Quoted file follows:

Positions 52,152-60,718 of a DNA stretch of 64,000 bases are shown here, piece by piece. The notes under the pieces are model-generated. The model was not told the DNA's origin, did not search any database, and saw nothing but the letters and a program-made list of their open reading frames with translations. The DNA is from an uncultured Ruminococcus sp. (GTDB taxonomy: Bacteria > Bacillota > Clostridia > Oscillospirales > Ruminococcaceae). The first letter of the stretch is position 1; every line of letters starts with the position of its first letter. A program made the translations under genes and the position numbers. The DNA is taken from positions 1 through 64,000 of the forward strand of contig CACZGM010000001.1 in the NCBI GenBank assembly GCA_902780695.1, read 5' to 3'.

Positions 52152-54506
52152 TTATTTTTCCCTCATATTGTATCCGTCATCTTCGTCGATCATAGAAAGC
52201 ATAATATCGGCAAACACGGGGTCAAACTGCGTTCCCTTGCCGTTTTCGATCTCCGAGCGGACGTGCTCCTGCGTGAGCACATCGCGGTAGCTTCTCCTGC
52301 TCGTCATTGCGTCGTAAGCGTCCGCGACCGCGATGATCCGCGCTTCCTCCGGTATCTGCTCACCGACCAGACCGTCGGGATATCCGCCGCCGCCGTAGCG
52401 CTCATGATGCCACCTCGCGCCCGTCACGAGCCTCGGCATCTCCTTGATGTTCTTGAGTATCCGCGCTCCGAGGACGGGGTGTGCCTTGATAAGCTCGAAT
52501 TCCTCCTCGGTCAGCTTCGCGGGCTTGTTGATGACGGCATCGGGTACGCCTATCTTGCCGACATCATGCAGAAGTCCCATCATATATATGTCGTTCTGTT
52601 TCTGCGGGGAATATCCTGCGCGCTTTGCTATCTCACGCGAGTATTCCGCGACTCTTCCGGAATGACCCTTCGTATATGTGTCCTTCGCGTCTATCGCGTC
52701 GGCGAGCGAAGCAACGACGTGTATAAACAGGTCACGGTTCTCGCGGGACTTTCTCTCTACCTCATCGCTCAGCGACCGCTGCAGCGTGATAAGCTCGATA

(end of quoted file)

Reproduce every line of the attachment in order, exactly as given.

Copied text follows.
Positions 52,152-60,718 of a DNA stretch of 64,000 bases are shown here, piece by piece. The notes under the pieces are model-generated. The model was not told the DNA's origin, did not search any database, and saw nothing but the letters and a program-made list of their open reading frames with translations. The DNA is from an uncultured Ruminococcus sp. (GTDB taxonomy: Bacteria > Bacillota > Clostridia > Oscillospirales > Ruminococcaceae). The first letter of the stretch is position 1; every line of letters starts with the position of its first letter. A program made the translations under genes and the position numbers. The DNA is taken from positions 1 through 64,000 of the forward strand of contig CACZGM010000001.1 in the NCBI GenBank assembly GCA_902780695.1, read 5' to 3'.

Positions 52152-54506
52152 TTATTTTTCCCTCATATTGTATCCGTCATCTTCGTCGATCATAGAAAGC
52201 ATAATATCGGCAAACACGGGGTCAAACTGCGTTCCCTTGCCGTTTTCGATCTCCGAGCGGACGTGCTCCTGCGTGAGCACATCGCGGTAGCTTCTCCTGC
52301 TCGTCATTGCGTCGTAAGCGTCCGCGACCGCGATGATCCGCGCTTCCTCCGGTATCTGCTCACCGACCAGACCGTCGGGATATCCGCCGCCGCCGTAGCG
52401 CTCATGATGCCACCTCGCGCCCGTCACGAGCCTCGGCATCTCCTTGATGTTCTTGAGTATCCGCGCTCCGAGGACGGGGTGTGCCTTGATAAGCTCGAAT
52501 TCCTCCTCGGTCAGCTTCGCGGGCTTGTTGATGACGGCATCGGGTACGCCTATCTTGCCGACATCATGCAGAAGTCCCATCATATATATGTCGTTCTGTT
52601 TCTGCGGGGAATATCCTGCGCGCTTTGCTATCTCACGCGAGTATTCCGCGACTCTTCCGGAATGACCCTTCGTATATGTGTCCTTCGCGTCTATCGCGTC
52701 GGCGAGCGAAGCAACGACGTGTATAAACAGGTCACGGTTCTCGCGGGACTTTCTCTCTACCTCATCGCTCAGCGACCGCTGCAGCGTGATAAGCTCGATA